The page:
If a Hydrogen powered aircraft is mandated, then yea, you are going to have full government involvement because it won’t sell anywhere else and it won’t have the range to do what is done now.

      It does raise the ugly specter of Airbus just can’t divest itself from the governments involved no matter how successful they are.

      Is that a hint that an A321 re-wing is not enough?

      • Airbus produced wing parts, assembly and dressing all over for final shipment to the FAL’s. Could they choose without political pressure and just for profit it all would be made close to one EU and the Chinese FAL’s. Hence government support is needed to keep the status quo.

          • Actually I have and do just as I complain about any STATE subsidy to build a plant anywhere in the US.

            Its self defeating and only a boon to the Corporations.

            I have written my congress people but I am one voice in the wilderness.

            I have supported oil taxes as well as cruise ship taxes

  1. If by “militant” you meant “disciplined with integrity”…you are correct. Otherwise you are a petty linguist.

    • Capital does not like it when Labor is well-organized, and advocates for their joint interests- just as Capital does.

  2. I think the reason Boeing is back is the simple matter that they cannot stabilize their workforce. The line worker of today is hugely different than a few years ago, and the pre-pandemic work ethic, poor as it was, is vastly superior to today. They need to reestablish a pool of employee candidates with the skills but more importantly, the attitude to do things correctly. Reassociating themselves here gos a long way to reconnect to the local work force.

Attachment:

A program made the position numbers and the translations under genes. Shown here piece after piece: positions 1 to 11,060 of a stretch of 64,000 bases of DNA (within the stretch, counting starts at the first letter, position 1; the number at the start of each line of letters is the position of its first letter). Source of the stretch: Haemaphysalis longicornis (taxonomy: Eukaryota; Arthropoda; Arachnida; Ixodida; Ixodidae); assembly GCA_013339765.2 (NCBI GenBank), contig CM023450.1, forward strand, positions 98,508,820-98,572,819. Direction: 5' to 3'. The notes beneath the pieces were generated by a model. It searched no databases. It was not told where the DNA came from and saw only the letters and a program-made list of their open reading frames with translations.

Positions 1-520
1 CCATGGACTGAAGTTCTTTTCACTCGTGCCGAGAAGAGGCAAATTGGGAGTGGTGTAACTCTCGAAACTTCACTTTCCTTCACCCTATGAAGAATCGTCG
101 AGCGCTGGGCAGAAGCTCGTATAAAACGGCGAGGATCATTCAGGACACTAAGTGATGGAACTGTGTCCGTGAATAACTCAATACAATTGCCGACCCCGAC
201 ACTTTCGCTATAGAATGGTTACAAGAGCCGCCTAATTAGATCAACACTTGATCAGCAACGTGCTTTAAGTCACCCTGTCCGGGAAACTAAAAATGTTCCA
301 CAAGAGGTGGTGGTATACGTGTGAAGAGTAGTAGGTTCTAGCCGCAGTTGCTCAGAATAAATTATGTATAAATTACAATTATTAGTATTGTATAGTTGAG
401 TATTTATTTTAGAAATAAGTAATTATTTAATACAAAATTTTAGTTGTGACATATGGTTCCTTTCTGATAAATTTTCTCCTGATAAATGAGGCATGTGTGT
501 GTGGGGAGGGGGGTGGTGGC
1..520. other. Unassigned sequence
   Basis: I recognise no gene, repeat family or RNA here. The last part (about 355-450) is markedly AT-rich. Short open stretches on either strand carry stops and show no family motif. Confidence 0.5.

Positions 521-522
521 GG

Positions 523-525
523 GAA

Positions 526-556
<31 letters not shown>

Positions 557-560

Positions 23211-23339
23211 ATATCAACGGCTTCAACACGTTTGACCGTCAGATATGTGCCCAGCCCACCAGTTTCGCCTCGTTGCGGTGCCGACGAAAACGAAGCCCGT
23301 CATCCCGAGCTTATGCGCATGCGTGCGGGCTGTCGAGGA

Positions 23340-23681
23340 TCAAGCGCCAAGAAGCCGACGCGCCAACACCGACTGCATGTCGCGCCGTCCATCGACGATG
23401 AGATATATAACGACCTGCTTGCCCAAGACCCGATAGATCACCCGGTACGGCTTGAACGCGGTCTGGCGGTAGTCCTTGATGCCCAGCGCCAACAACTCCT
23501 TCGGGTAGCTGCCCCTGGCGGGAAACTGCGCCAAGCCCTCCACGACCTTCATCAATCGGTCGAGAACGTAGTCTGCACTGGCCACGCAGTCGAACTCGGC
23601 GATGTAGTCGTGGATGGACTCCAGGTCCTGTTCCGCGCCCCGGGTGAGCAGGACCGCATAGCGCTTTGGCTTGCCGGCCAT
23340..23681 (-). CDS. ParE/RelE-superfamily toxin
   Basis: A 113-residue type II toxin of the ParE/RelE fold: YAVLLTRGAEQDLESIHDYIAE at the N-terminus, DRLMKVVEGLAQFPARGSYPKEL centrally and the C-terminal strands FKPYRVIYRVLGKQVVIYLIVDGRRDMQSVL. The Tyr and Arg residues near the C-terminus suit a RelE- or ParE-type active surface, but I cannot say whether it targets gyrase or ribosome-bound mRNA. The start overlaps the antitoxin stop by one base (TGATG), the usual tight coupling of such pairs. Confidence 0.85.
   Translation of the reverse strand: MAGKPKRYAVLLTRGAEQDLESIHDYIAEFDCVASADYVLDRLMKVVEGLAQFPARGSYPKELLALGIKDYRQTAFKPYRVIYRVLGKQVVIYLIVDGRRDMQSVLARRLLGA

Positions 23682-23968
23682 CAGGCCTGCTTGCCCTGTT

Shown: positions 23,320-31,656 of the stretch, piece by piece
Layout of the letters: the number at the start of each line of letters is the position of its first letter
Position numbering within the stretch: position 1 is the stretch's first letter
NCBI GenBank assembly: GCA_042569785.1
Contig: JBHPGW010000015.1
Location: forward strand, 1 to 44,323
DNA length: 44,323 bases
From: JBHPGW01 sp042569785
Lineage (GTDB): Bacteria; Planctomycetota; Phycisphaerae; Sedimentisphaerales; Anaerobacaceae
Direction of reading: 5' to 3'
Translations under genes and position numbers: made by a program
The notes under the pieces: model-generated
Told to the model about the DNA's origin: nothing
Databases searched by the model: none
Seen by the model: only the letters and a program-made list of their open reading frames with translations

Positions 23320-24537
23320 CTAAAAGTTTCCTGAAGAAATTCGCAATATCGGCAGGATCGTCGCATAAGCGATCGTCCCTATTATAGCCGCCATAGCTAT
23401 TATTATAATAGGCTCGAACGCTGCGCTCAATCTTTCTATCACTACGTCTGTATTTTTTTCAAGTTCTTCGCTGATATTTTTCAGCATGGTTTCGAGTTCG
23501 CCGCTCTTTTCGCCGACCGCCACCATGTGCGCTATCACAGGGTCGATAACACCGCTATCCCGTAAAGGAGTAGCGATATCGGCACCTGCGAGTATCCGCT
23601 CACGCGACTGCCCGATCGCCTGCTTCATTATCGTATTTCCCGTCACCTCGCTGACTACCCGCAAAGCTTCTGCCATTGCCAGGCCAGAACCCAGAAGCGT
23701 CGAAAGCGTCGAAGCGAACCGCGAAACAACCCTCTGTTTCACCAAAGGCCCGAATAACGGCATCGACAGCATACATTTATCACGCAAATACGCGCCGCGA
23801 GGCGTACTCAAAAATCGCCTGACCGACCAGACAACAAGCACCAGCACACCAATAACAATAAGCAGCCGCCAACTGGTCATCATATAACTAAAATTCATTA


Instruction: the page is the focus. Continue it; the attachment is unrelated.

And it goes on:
• Scott C:

        Clearly I never worked at Boeing, but the unions I did work for had an odd aspect in that maybe 10-20% actually knew what they were doing and the rest just followed or were assisted by that sort of Petty Officer/NCO supervision.

        That said I don’t know how Boeing gets to where they need to be. Having seen various cultures, I have seen what toxic is and does and unless forced, there is no change, it just gets swept under the rug, excuses accepted.

        Its a tough slog even if you have the will. Its going to be interesting to see going forward of course.

        • Trans……

          Isnt it interesting that you are describing Paretos Law. 20% of your workers get 80% of the work done, Amazing.

          • I did not know it was a law (grin)

            But yea, some operations better than others but Unions not so much,

  3. Mounir works in supply chain now? When did that happen? Did he lateral over to that position?

    Belated congratulations to Christian Scherer at Airbus on his promotion from head of sales to CEO of Airbus Commercial. Well deserved.

    • Mounir was named some months ago and goes within Boeing’s routine of moving people around.